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Genetics Home Reference: your guide to understanding genetic conditions     A service of the U.S. National Library of Medicine®


Reviewed January 2014

What is the official name of the DOCK6 gene?

The official name of this gene is “dedicator of cytokinesis 6.”

DOCK6 is the gene's official symbol. The DOCK6 gene is also known by other names, listed below.

What is the normal function of the DOCK6 gene?

The DOCK6 gene provides instructions for making a protein known as a guanine nucleotide exchange factor (GEF). GEFs turn on (activate) proteins called GTPases, which play an important role in chemical signaling within cells. Often referred to as molecular switches, GTPases can be turned on and off. GTPases are turned off (inactivated) when they are attached (bound) to a molecule called GDP and are activated when they are bound to another molecule called GTP. The DOCK6 protein activates GTPases known as Cdc42 and Rac1 by exchanging GTP for the attached GDP. Once Cdc42 and Rac1 are active, they transmit signals that are critical for various aspects of embryonic development. The DOCK6 protein appears to regulate these GTPases specifically during development of the limbs, skull, and heart. DOCK6 also plays a role in the development of fibers (axons) that extend from nerve cells.

How are changes in the DOCK6 gene related to health conditions?

Adams-Oliver syndrome - caused by mutations in the DOCK6 gene

Mutations in the DOCK6 gene cause Adams-Oliver syndrome, a condition characterized by areas of missing skin (aplasia cutis congenita), usually on the scalp, and malformations of the hands and feet. These mutations lead to production of an abnormally short DOCK6 protein that is likely unable to function. The inability of DOCK6 to turn on Cdc42 or Rac1 leads to a reduction in their signaling, which impairs proper development of the skin on the top of the head and the bones in the hands and feet.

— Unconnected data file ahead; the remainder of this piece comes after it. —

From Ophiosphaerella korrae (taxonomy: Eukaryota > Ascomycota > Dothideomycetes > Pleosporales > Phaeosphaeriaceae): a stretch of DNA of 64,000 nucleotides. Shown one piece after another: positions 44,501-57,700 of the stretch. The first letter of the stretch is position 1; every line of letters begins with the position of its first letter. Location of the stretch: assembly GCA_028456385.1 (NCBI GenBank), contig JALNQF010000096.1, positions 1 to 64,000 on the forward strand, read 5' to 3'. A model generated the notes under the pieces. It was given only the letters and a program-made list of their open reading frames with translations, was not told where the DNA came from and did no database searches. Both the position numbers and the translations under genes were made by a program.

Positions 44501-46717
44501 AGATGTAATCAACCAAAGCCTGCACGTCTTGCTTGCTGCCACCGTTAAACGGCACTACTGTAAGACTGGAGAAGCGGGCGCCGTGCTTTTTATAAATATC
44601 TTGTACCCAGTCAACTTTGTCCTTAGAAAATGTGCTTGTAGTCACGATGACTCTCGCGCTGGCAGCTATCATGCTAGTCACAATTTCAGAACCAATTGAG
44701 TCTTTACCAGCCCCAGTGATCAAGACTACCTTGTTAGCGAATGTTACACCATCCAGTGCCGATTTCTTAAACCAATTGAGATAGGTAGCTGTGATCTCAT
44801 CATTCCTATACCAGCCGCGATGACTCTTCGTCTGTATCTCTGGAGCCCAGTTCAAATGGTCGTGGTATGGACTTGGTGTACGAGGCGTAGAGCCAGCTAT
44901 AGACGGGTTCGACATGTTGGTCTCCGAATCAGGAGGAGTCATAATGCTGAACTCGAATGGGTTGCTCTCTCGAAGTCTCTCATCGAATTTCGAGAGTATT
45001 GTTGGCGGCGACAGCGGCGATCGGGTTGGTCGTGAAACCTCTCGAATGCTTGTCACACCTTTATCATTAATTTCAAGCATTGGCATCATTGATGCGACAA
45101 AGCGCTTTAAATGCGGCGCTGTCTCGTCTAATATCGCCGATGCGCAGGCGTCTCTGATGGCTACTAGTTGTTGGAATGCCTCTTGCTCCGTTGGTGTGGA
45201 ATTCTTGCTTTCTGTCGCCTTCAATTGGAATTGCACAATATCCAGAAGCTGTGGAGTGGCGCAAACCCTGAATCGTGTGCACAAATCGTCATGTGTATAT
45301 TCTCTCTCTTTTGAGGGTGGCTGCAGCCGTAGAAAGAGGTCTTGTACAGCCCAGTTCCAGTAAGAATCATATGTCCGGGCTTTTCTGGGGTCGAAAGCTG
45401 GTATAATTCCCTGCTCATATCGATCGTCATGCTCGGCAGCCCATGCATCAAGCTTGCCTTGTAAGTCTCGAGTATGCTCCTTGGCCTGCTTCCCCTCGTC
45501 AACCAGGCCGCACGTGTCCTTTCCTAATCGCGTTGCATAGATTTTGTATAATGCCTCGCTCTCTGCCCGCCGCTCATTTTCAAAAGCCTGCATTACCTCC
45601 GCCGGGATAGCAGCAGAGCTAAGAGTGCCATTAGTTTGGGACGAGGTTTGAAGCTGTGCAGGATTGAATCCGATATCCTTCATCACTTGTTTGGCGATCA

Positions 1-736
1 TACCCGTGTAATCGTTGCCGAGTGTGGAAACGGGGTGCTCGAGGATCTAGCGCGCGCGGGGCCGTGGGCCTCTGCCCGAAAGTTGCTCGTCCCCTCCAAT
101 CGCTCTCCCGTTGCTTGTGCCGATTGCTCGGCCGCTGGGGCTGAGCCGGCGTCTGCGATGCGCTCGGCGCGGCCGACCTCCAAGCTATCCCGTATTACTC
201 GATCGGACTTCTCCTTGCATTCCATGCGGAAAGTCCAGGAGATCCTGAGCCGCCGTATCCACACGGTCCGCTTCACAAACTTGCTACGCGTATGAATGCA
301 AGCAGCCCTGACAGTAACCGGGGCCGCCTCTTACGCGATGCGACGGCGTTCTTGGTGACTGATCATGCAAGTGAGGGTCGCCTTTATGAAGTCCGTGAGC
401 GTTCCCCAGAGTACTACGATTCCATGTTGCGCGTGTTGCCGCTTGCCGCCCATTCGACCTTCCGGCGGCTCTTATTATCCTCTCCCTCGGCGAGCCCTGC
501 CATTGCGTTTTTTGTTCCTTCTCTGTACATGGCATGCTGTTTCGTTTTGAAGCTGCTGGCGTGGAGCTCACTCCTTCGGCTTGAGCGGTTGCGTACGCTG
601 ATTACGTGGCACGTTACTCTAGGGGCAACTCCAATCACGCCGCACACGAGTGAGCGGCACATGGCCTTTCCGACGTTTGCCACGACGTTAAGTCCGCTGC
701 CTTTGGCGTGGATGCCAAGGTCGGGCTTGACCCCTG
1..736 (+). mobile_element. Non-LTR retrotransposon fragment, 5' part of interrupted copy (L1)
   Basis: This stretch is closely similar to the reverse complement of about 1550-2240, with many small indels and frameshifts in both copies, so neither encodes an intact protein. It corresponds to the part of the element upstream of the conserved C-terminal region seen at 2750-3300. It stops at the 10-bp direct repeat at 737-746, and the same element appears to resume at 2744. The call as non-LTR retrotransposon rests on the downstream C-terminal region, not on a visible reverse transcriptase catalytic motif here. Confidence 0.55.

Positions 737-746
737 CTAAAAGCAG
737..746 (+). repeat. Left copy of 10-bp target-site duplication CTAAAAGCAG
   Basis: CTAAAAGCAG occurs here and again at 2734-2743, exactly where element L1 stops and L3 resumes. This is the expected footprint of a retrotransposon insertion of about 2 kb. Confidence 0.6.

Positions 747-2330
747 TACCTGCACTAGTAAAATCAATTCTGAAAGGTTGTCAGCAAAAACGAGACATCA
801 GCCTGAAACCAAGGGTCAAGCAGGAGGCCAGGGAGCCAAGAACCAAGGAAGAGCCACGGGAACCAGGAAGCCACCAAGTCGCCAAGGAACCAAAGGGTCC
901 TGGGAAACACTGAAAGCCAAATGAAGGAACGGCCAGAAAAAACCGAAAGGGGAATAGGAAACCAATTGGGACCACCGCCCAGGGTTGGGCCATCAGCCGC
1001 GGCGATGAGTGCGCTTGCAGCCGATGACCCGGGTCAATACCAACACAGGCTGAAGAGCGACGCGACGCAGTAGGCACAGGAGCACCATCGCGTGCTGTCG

Where is the DOCK6 gene located?

Cytogenetic Location: 19p13.2

Molecular Location on chromosome 19: base pairs 11,199,292 to 11,262,500

The DOCK6 gene is located on the short (p) arm of chromosome 19 at position 13.2.

The DOCK6 gene is located on the short (p) arm of chromosome 19 at position 13.2.

More precisely, the DOCK6 gene is located from base pair 11,199,292 to base pair 11,262,500 on chromosome 19.

See How do geneticists indicate the location of a gene? ( in the Handbook.

Where can I find additional information about DOCK6?

You and your healthcare professional may find the following resources about DOCK6 helpful.

You may also be interested in these resources, which are designed for genetics professionals and researchers.

What other names do people use for the DOCK6 gene or gene products?

  • AOS2
  • dedicator of cytokinesis protein 6
  • KIAA1395
  • ZIR1

See How are genetic conditions and genes named? ( in the Handbook.

What glossary definitions help with understanding DOCK6?

axons ; cytokinesis ; embryonic ; gene ; GTP ; guanine ; molecule ; nucleotide ; protein ; syndrome

You may find definitions for these and many other terms in the Genetics Home Reference Glossary.


  • Miyamoto Y, Torii T, Yamamori N, Ogata T, Tanoue A, Yamauchi J. Akt and PP2A reciprocally regulate the guanine nucleotide exchange factor Dock6 to control axon growth of sensory neurons. Sci Signal. 2013 Mar 5;6(265):ra15. doi: 10.1126/scisignal.2003661. (
  • Miyamoto Y, Yamauchi J, Sanbe A, Tanoue A. Dock6, a Dock-C subfamily guanine nucleotide exchanger, has the dual specificity for Rac1 and Cdc42 and regulates neurite outgrowth. Exp Cell Res. 2007 Feb 15;313(4):791-804. Epub 2006 Dec 6. (
  • NCBI Gene (
  • Raftopoulou M, Hall A. Cell migration: Rho GTPases lead the way. Dev Biol. 2004 Jan 1;265(1):23-32. Review. (
  • Shaheen R, Faqeih E, Sunker A, Morsy H, Al-Sheddi T, Shamseldin HE, Adly N, Hashem M, Alkuraya FS. Recessive mutations in DOCK6, encoding the guanidine nucleotide exchange factor DOCK6, lead to abnormal actin cytoskeleton organization and Adams-Oliver syndrome. Am J Hum Genet. 2011 Aug 12;89(2):328-33. doi: 10.1016/j.ajhg.2011.07.009. Epub 2011 Aug 4. (


The resources on this site should not be used as a substitute for professional medical care or advice. Users seeking information about a personal genetic disease, syndrome, or condition should consult with a qualified healthcare professional. See How can I find a genetics professional in my area? ( in the Handbook.

Reviewed: January 2014
Published: October 5, 2015